Change is in the air. States from Arizona to Virginia have enacted laws cracking down on illegal immigration. Some target the immigrants; some target their employers. Some rely on local police to do the job; others require that employers use the federal e-Verify system to check the immigration status of employees. Many of these statutes have been challenged in court. Some have been put on hold while others — including an Alabama statute regarded as the most stringent of all — have been endorsed by federal appeals judges.
These initiatives share a common goal: enforcement of federal immigration laws, something neither political party has been willing to do in Washington.
To young activists, this burst of state involvement seems like a new trend. It is, in fact, merely the latest round in a fight that started in California nearly twenty years ago. Then, as now, the state was in dire economic straights. Over the 1991–94 period state government revenues declined by over 25 percent while social program caseloads rose dramatically. At its worst, the state deficit equaled one-third of California’s general fund budget.
While the 1990s recession was short lived, social program outlays and caseloads continued rising even after it ended. Gov. Pete Wilson blamed illegal immigration. In his view, the chronic fiscal crisis was caused by a jurisdictional dysfunction: the federal government required California to provide services to illegal aliens, who were state residents only because that same federal government failed to prevent them from crossing the border.
In 1993, Gov. Wilson sued in federal court, arguing that Washington was responsible for reimbursing California for the cost of state services to illegal aliens. Mr. Wilson urged state officials to enforce federal laws restricting welfare eligibility.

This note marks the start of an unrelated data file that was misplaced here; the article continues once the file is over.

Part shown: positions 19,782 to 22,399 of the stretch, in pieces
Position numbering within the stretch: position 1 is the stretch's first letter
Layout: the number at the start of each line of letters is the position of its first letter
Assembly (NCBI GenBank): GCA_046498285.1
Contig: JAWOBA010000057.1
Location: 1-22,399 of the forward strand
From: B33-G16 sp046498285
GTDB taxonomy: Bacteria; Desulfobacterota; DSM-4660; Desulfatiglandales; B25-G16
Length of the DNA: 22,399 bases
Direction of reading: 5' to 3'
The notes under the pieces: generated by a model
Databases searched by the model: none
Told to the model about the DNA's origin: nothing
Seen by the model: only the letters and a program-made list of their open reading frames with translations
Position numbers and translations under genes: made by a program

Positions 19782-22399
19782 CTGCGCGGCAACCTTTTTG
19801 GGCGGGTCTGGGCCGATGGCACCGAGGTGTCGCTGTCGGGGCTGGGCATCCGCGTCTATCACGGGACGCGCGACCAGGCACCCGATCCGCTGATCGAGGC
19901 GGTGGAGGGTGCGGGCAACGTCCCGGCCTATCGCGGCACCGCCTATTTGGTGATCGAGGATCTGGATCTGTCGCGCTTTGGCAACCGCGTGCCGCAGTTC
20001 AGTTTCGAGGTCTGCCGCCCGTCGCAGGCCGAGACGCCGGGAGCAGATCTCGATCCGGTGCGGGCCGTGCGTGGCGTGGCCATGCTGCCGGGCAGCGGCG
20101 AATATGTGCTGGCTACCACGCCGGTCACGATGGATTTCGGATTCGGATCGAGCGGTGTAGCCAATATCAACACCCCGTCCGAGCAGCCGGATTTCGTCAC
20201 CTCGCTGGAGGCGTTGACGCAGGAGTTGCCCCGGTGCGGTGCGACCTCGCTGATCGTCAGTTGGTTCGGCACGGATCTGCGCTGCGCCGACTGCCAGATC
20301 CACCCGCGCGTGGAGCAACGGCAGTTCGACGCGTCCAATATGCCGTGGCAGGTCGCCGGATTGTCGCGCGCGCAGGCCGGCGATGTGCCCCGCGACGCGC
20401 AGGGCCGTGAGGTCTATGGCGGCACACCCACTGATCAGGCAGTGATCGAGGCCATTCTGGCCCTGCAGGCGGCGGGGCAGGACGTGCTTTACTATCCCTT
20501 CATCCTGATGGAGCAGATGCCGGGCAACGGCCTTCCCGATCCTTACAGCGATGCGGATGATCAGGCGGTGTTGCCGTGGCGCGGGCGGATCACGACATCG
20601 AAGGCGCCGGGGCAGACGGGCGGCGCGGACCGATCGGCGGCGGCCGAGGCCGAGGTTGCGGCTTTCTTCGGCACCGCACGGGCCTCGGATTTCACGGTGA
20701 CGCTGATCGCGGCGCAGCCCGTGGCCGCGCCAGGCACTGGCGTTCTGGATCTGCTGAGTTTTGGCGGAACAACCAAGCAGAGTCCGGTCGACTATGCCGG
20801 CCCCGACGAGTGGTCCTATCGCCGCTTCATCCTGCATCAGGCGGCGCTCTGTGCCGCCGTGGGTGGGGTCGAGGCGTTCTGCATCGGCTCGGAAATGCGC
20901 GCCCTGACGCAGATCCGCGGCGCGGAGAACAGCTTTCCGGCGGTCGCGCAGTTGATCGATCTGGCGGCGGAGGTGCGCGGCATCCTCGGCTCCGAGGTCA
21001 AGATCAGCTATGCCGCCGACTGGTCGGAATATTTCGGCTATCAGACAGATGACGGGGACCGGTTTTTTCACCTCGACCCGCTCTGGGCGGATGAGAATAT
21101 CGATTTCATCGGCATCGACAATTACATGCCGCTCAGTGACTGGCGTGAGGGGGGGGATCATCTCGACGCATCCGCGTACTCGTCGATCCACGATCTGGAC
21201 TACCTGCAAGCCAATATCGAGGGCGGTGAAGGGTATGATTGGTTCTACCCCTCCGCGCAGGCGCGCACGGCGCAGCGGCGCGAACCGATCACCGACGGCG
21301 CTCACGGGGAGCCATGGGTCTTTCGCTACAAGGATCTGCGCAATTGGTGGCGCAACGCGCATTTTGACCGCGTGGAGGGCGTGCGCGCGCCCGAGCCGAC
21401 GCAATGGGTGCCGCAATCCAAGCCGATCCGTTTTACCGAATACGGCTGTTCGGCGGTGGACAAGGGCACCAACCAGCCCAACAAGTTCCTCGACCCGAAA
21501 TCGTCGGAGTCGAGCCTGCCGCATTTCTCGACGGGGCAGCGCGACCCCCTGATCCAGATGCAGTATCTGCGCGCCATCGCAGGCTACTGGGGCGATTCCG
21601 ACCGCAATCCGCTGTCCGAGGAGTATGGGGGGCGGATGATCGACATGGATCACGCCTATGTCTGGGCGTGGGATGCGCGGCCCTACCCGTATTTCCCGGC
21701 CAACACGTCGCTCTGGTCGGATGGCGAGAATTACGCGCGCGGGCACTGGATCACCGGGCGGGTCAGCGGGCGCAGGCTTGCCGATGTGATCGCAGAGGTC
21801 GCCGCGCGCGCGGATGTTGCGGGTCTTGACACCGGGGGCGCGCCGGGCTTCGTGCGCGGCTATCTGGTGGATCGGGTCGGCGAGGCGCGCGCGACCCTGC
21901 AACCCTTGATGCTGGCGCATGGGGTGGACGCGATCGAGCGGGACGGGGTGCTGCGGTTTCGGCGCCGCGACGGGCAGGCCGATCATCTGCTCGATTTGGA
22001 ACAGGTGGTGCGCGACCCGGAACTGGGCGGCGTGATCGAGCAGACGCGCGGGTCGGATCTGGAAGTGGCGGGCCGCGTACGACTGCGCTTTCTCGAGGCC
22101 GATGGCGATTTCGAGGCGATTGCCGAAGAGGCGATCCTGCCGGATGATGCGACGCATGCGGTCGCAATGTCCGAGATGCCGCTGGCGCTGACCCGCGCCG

On November 8, 1994, California voters approved Proposition 187, a state initiative prohibiting illegal aliens from receiving tax-funded health care, public education, and other social services. The initiative created a state-run system to verify the legal status of every person seeking benefits for which illegals were ineligible. Law enforcement agents were instructed to investigate the immigration status of all arrested persons, and report violations to the attorney general of California and to the federal Immigration and Naturalization Service (INS). http://www.jstor.org/pss/2547004
Proposition 187 made its intentions abundantly clear to voters.
The People of California find and declare as follows: That they have suffered and are suffering economic hardship caused by the presence of illegal aliens in this state. That they have suffered and are suffering personal injury and damage caused by the criminal conduct of illegal aliens in this state. That they have a right to the protection of their government from any person or persons entering this country unlawfully. [Proposition 187, Section 1]
The initiative passed by a 59 to 41 margin.
Besides calling Wilson and other Prop.187 supporters racist and anti-Latino, immigrant rights groups claimed that the Governor exaggerated the fiscal burden of illegal immigrants on state taxpayers. They implied that the taxes paid by illegals more than covered the services they received.
Subsequent research has since confirmed Gov. Wilson’s claims to the contrary.
The Immigration Deficit
How does immigration impact California’s budget? The most comprehensive analysis is still the National Research Council (NRC)’s 1997 study commissioned by the distinguished Congresswoman Barbara Jordan (D-Texas), who chaired the U.S. Commission on Immigration Reform until her death in 1996.
The report estimates the dollar value of state services received by immigrant and native households in California, including Medi-Cal, cash welfare, state aid to K-12 and higher education, state police, corrections, infrastructure, government administration, transportation subsidies, and property tax relief.
Tax payments are also estimated. The gap between state spending received and state taxes paid represents the “fiscal balance” attributable to each group.